I have to come clean on one thing. My idea of gourmet is much like most people's ideas of good home cookin'. Recipes that have been handed down, have peasant roots and fill the stomach and the plate. None of your decorative wimpy tiny tall pile of skimpy ingredients in the middle of a huge plate with a drizzle of some colorful sauce around it. What makes a dish gourmet is that it is lick-the-plate-yummy. It is gourmet also if it comes from someone else's culture, made with ingredients which are common and readily available in the country of origin.. I guess I should stop using the term gourmet, and label the cooking I like as "exotic" instead.
Example:From France, POULET LUTER AUX QUARANTES GOUSSES D'AILS Translation: Chicken sealed in a pot, cooked low and slow with 40 garlic cloves. This is definitely peasant fabulous food that predates the pressure cooker.. the pot was sealed shut with a rope made of flour and water (luter). The chicken is then slow cooked for about 3 hours. You shouldn't fear the roasted garlic. It is totally different than what you are used to experiencing. Roasting it makes it sweet, mild and not too pungent.
Example: From Lebanon: LAMB TAJINE Translation: Lamb Stew slow cooked in a clay tall domed pot which makes all the steam collect at the top, cool enough to become liquid again, and drip back into the stew. Like distilling... The Arab cultures puts elements that are common and relatively cheap where they live such as dates, raisins, prunes apricots and various types of nuts as well as meat and vegetables into their stews. To us, that makes it exotic, but it's still peasant food.
Example: From Italy: OSSO BUCCHO Translation: Hearty stew made from what used to be a dirt cheap cut of meat, veal shank. When I was a newlywed 35 years ago, butchers practically gave it away! Not like that anymore! Wine and tomatoes are part of the culture and as common as corn and beer are to us.. ergo it is still peasant food. The GREMOLATTA is a condiment typical of the Milan area. It is made of very finely chopped lemon zest parsley and garlic. Short of breakfast they put it on everything, like we do with ketchup.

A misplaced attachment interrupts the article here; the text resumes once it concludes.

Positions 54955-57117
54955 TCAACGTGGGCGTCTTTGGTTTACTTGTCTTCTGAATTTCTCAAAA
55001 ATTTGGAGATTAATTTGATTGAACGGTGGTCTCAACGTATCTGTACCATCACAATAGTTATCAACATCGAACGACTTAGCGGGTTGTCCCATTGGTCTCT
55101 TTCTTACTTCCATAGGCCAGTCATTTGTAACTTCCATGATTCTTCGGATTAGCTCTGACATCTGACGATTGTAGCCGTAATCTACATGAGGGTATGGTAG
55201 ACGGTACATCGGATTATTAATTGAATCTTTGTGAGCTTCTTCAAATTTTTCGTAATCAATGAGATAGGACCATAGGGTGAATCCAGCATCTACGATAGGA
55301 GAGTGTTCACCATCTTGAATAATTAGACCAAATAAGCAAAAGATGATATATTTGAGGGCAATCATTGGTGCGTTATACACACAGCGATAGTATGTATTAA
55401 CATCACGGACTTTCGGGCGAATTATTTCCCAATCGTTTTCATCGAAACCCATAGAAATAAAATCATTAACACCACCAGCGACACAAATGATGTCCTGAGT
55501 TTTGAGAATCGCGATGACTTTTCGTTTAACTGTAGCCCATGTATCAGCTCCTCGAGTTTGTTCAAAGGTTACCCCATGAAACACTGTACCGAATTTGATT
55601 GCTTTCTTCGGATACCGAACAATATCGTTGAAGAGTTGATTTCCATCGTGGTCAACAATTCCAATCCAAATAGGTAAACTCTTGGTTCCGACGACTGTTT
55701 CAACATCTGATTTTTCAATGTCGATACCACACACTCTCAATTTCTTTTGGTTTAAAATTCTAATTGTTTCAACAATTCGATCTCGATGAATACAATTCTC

From New Orleans: SHRIMP GUMBO Translation. Cooked with what is found and/or can be grown in the swamps of Louisiana: crawdads as big as lobsters, shrimp, fish, rice, saffron, Tobasco, hot peppers, okra, wild fowl etc... The style of cooking comes from the cultures that they spring from: Escaped slaves, Spanish pirates, disenfranchised aboriginals, and the French immigrants that were driven out of the Canadian maritimes, all seeking refuge from persecution. Over a couple of centuries, these cultures blended. The people, the music and the cuisine that resulted are fabulous. But it is most definitely peasant.
From Germany or Austria: SAEURBRATEN Translation: Pot Roast with a cultural twist.
What makes these dishes sometimes unatainable in our neighbourhoods is that the ingredients are sometimes rare, difficult to find and/or expensive at our local markets.
STOCKING INGREDIENTS TO INDULGE IN MY PASSION Until this year, when I had a huge walk in pantry built, I had a weird arrangement of mouse-proof boxes under the beds in the guest bedroom. This was my "gourmet" supply pantry. My freezer was and still is always stuffed with odd stuff..keffir lime leaves, lemon grass, chilpotles in adobo sauce, frozen coriander paste, goose fat, corn tortillas etc... I made quarterly runs to the city of Montreal to get this stuff.
It seems that the locals around here are developping a far more sophisticated palate, or the city folks that have cottages in the area are influencing the buying for the chain grocery stores. Most of the items for which I used to make the 5 hr. return trip to Montreal are now available in St-Jovite/Mt-Tremblant. Bourassa's is a small chain of grocery stores for restaurant and hotel owners. Ten years ago the owners gave in to the general public's clamor to get in. Most things are sold in huge quanties and bulk lots, so It only makes sense to shop there if you have made a deal with your friends to share stuff.
My fridge was so stuffed with condiments from a dozen countries and cultures that there was hardly any room for normal food. When I had my kitchen remodelled this year to make allowance for my handicap (can't stoop, can't kneel), I added a bar sized fridge to hold the condiments.
I LOVE INTERNATIONAL COOKING! And my passion drives me to go to great lengths to indulge this pastime. Watch for the recipes I post regularly.
MY PHOTO ALBUMS. Please come see my photo albums and do click on the photos to see the labels and comments. My home, gardens, vegie plots and much more, all explained in the labels are there.